When asked about the broader initiative, Jones said, “We decided we needed to re-energize the region, but our region is so spread out. From the top of Northern Virginia to the bottom of North Carolina, it’s 400-500 miles. We knew that Florida had been very successful with its pods so we thought that might work for us.”

Jones and Briggs created a map pinpointing where all their members lived, identified logical places to start pods, and then started searching for volunteers to launch them. The region, which already had one pod, quickly gained two others and secured volunteers to establish 4-5 additional pods this autumn.

“The pods meet art quilters’ fundamental need to meet other art quilters and advance their artistic pursuits together”, Jones said. “And the beauty of a pod is that it can be any size. If you only have two people in your area, you can still be a pod – a wonderful, little pod.”

That need to connect prompted Linda Sexton-Patrick to establish Mountain Quilters – a hybrid group of SAQA and non-SAQA members – four years ago. Sexton-Patrick had moved to Ashville, NC from Connecticut where she had been an active member of SAQA and another fiber art group. Despite Ashville’s vibrant arts community, Sexton-Patrick couldn’t find other art quilters, so she put a notice in her traditional quilt guild’s newsletter that she was starting an art quilt group.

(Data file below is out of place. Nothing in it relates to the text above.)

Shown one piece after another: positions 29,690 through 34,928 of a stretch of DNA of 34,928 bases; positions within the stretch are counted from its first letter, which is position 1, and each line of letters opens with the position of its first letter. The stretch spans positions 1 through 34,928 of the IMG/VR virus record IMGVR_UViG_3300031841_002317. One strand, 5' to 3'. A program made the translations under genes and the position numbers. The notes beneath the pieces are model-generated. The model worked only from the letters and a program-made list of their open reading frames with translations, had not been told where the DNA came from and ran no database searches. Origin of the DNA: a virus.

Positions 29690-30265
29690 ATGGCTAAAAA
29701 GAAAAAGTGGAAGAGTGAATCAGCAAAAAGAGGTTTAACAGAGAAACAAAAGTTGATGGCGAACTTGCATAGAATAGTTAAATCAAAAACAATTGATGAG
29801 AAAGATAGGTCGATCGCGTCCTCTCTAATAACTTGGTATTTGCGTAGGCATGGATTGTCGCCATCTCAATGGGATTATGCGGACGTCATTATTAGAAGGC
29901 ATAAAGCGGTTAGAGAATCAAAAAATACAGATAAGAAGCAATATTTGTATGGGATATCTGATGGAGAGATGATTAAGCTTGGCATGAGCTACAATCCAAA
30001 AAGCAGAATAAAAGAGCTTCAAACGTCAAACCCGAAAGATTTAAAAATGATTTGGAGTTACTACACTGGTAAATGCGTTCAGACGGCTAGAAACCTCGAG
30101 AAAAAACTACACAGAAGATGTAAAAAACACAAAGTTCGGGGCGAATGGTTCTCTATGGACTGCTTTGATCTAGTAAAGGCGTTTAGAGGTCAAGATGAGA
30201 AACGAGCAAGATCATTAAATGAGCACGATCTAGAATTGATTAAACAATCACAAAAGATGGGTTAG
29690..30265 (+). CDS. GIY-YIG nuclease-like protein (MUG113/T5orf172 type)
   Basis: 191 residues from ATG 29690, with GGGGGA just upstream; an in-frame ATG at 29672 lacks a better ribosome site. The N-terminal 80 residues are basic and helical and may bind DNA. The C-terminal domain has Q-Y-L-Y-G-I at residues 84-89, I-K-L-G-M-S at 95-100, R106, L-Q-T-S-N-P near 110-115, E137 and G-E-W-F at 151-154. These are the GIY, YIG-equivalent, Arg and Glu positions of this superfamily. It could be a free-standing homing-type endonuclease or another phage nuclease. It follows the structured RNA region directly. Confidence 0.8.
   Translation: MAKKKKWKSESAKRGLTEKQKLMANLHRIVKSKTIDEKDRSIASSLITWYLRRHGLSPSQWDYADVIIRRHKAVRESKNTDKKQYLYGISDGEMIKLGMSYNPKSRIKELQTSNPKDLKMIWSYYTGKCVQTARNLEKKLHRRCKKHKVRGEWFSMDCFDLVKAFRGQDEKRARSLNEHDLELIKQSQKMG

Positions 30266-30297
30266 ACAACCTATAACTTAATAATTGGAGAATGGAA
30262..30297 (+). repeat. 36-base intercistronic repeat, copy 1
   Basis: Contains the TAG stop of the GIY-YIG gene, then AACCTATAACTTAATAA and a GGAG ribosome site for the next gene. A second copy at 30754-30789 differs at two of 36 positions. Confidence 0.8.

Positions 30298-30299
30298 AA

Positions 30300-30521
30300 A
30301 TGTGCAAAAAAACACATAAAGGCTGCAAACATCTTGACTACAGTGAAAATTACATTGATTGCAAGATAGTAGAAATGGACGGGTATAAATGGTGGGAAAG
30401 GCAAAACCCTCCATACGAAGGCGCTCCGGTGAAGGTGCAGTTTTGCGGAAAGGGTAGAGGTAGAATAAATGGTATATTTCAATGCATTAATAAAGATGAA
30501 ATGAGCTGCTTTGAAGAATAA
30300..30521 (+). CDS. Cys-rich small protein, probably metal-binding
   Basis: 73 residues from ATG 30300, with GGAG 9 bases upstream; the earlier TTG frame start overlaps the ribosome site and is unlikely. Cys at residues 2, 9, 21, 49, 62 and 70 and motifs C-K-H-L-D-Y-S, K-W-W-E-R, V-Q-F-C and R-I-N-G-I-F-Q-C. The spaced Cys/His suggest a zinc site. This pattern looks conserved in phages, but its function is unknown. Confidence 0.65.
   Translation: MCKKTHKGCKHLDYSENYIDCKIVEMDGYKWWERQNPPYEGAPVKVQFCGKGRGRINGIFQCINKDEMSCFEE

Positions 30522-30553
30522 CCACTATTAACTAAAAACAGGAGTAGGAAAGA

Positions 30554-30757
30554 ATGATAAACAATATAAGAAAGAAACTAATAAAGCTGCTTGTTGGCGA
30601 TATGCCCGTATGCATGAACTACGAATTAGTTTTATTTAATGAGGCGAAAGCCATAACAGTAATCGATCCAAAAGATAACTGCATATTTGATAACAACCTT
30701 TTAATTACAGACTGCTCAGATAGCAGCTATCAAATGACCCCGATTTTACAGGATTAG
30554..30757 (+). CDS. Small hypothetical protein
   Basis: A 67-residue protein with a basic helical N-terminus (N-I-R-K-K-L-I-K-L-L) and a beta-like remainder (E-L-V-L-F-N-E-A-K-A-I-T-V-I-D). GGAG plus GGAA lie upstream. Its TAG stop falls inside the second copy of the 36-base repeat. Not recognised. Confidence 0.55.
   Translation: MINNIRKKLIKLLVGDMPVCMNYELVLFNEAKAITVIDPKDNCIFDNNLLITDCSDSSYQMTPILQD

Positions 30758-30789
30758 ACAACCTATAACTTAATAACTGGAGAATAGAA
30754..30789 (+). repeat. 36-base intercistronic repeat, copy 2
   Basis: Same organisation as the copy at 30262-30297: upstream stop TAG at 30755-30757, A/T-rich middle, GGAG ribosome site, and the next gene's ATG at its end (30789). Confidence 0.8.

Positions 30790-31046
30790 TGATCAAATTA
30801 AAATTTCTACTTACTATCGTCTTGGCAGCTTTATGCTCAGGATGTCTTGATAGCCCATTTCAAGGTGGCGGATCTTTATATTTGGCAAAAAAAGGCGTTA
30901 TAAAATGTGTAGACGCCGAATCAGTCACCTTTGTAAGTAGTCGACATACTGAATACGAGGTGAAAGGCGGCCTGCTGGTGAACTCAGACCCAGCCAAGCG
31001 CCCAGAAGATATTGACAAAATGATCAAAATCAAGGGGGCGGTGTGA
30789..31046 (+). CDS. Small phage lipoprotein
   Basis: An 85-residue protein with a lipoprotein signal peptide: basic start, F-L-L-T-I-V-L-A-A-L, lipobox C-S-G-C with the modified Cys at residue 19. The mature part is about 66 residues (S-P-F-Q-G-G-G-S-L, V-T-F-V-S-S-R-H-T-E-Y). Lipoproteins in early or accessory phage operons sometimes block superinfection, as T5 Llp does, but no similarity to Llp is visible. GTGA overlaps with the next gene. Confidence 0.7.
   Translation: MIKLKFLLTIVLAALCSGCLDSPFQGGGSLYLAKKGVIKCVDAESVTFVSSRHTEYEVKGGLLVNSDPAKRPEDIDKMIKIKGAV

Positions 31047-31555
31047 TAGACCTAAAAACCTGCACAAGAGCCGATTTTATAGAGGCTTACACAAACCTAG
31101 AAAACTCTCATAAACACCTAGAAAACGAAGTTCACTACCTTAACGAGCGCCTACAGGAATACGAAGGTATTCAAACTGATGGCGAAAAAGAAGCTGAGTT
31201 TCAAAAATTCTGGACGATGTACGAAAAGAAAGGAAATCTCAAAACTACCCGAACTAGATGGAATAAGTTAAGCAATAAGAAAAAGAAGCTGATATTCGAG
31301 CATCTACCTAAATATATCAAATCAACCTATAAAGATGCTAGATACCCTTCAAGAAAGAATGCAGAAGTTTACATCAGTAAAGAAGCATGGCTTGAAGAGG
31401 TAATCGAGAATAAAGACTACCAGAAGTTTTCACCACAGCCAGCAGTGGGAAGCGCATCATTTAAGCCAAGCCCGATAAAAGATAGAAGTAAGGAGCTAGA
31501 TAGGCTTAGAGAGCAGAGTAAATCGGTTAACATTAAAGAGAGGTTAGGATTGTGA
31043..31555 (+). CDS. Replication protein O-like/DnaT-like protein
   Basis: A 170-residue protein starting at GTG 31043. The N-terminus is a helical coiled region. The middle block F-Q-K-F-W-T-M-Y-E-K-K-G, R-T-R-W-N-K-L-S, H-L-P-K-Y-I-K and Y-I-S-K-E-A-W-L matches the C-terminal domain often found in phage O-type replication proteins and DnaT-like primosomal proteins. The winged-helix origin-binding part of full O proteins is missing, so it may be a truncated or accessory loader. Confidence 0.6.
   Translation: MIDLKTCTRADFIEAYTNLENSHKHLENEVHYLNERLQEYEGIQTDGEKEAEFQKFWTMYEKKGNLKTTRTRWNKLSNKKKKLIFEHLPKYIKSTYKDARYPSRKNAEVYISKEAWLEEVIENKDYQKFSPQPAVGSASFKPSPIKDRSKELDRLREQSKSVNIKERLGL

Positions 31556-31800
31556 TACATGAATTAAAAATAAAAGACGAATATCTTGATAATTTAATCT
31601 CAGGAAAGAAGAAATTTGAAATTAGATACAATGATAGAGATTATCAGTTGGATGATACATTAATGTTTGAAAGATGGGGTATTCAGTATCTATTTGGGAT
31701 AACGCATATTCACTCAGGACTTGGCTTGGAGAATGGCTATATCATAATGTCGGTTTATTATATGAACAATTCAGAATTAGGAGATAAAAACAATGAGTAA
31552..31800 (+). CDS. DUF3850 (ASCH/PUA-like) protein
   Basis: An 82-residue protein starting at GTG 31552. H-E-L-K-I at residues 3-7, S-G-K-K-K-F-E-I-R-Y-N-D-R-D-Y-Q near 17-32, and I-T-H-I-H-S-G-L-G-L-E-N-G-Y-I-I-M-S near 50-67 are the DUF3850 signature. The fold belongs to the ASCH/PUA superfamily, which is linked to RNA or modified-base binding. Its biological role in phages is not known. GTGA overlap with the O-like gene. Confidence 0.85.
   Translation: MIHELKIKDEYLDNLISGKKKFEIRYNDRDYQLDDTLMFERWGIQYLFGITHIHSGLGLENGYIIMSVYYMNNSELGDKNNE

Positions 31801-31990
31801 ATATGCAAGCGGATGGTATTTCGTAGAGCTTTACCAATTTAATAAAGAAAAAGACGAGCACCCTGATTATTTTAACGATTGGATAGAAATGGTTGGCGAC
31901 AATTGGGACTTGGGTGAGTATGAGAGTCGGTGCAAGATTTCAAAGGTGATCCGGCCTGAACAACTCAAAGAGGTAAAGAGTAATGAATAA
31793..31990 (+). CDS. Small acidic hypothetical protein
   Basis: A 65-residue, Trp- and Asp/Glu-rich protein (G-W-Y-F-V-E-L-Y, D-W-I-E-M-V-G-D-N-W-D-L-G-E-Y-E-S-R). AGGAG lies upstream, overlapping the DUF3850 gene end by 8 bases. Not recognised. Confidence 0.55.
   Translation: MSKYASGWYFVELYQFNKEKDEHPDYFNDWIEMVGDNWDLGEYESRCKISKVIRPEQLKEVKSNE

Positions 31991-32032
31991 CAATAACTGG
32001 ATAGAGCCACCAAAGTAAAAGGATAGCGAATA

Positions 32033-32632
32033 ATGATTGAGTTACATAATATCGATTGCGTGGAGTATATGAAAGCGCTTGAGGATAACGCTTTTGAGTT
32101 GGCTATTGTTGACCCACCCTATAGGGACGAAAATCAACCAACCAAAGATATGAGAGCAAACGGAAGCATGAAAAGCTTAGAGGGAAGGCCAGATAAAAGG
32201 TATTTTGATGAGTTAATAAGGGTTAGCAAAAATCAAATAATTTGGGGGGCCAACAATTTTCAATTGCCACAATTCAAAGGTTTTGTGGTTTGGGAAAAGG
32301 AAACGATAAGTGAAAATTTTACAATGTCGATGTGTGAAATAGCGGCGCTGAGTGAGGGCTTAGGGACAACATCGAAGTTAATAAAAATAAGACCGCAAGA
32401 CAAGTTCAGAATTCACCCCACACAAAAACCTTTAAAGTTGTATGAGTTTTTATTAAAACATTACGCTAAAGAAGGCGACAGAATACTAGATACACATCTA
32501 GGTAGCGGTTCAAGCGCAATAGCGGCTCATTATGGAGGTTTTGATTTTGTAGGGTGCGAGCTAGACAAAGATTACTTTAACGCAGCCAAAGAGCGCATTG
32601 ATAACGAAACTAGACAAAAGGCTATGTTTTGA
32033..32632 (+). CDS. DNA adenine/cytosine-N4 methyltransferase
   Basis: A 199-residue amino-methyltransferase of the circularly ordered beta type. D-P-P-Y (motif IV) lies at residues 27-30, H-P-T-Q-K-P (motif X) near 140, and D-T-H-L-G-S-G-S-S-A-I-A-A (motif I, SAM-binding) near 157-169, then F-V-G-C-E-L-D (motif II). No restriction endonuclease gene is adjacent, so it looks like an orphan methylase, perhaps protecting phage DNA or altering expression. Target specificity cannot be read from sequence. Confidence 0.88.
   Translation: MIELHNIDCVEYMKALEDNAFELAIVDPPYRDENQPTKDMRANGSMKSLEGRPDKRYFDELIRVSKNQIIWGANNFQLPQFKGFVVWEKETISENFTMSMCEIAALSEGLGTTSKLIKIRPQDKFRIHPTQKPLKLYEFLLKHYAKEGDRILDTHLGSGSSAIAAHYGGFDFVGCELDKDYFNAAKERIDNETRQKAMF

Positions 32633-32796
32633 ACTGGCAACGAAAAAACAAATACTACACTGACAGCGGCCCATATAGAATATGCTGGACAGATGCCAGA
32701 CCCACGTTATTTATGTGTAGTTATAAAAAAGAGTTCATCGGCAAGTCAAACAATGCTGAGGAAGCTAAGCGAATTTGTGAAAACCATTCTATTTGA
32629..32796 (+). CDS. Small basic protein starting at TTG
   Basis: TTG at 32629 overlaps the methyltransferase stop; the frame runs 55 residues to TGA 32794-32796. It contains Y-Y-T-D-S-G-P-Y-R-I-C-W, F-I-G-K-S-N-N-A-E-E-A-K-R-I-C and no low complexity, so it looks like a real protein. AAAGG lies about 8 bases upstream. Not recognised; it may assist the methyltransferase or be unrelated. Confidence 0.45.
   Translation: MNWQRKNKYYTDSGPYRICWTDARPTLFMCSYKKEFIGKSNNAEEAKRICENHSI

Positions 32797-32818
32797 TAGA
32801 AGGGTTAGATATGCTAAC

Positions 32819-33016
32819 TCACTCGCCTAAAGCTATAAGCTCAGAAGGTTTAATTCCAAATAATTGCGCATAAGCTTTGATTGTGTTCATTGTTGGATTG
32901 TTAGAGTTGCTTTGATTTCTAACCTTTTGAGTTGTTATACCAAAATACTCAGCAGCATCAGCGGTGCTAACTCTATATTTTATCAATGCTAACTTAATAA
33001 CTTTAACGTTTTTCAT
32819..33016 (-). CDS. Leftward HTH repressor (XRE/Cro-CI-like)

“In those first meetings, I only got four people. But by the end of the year, we grew to five!” Sexton-Patrick said with a chuckle.

It has taken perseverance and creativity to establish an art quilt group in an area where “people are scattered all over creation” and still greatly favor traditional quilting. But Mountain Quilters has grown to 16 members, significantly increased the percentage who are SAQA members, and held their first group show.

“People are starting to feed off each other,” Sexton-Patrick said, noting that members have gained insights from each other about design, techniques, photography, marketing, and other professional development topics.

Lynne Harrill with her art quilt at the Mountain Quilters Pod exhibit in Asheville, NC.